Elderly nursing home residents are increasingly living alongside young and middle-age people with mental illness, with sometimes tragic results, according to a 50-state investigation by the Associated Press. It appears that in many cases this potentially dangerous trend is a violation of federal law.
According to the AP, nearly 125,000 non-elderly adults with serious mental illness were living in U.S. nursing homes in 2008. This is a 41 percent increase from 2002. Younger mentally ill people now account for more than 9 percent of the nation’s nearly 1.4 million nursing home residents.
The AP concluded that nursing homes have become “dumping grounds” for the mentally ill. This seems to be happening for a combination of reasons: state mental institutions are closing, there is a shortage of hospital psychiatric beds, and nursing homes have more room because today’s elderly are healthier and states are increasingly encouraging potential nursing home residents to continue living in the community. Also, it can be advantageous for states to place mentally ill people in nursing homes because of quirks in how the federal government pays for mental health services.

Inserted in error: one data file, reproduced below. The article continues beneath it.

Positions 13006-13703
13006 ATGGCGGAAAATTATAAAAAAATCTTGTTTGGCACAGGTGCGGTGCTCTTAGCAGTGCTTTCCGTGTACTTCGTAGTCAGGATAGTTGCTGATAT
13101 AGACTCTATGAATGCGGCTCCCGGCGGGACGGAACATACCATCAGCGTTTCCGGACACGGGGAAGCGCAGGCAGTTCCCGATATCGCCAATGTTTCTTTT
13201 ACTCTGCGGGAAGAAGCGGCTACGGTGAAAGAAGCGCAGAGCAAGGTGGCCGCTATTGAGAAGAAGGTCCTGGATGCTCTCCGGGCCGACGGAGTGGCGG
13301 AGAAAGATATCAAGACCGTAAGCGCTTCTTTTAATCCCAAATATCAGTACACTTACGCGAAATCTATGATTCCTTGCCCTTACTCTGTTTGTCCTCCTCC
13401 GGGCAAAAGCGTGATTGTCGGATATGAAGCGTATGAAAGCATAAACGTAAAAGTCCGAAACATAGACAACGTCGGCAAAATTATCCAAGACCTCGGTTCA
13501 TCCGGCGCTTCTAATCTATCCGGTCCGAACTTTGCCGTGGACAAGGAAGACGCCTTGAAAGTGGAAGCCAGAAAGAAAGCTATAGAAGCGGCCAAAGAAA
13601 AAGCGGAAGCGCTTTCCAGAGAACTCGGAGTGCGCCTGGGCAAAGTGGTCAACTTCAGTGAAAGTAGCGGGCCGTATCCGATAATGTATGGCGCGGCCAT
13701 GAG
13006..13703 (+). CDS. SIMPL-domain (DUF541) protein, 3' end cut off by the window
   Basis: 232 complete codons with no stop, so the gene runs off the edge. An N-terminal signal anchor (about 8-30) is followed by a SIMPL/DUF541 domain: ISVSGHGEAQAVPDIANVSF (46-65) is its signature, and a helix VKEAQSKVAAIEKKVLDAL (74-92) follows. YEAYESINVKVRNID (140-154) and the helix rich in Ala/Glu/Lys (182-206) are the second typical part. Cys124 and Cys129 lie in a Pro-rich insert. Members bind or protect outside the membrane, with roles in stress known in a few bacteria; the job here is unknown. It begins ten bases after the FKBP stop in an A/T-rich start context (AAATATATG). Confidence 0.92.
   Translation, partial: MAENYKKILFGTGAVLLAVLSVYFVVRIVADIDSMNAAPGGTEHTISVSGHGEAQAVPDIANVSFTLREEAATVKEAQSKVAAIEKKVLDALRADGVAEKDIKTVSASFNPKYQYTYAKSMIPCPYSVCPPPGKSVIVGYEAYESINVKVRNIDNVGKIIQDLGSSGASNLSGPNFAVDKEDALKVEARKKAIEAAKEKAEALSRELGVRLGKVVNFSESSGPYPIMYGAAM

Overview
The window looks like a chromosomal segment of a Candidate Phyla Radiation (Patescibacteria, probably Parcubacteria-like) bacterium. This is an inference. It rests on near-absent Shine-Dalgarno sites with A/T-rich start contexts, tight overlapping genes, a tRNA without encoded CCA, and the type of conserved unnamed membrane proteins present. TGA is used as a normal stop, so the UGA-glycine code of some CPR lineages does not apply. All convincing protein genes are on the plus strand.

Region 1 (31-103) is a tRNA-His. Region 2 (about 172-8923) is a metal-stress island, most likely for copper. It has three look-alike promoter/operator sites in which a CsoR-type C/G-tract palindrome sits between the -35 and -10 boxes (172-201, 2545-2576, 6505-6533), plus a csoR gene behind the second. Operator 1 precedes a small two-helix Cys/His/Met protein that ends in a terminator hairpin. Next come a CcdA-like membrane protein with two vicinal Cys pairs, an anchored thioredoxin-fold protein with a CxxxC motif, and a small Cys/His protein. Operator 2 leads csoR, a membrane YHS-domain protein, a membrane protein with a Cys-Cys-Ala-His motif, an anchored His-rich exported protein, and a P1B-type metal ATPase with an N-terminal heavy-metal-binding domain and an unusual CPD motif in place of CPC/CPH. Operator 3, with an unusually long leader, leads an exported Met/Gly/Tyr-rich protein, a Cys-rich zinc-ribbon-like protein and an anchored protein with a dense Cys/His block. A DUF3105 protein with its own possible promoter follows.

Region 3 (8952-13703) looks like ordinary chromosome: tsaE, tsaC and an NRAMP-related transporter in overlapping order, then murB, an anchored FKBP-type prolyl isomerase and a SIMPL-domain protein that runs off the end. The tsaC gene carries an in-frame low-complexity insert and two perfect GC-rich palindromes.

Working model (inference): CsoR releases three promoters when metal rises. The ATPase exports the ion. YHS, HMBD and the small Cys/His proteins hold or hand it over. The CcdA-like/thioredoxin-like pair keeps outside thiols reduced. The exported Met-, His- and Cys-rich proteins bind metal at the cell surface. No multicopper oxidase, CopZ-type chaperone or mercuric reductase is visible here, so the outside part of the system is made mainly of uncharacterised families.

Although no government agency tracks violence by mentally ill residents against elderly residents, the AP article cites a number of recent cases, including one in which a 77-year-old Alzheimer’s patient died when his roommate, a mentally ill man 30 years his junior, allegedly smashed him in the face with a clock radio.
A 1987 federal law says that patients suffering from mental illness other than dementia cannot be admitted to Medicaid-certified nursing homes unless they need the high level of care a nursing home can provide. But this clearly hasn’t slowed the influx of the mentally ill into nursing homes.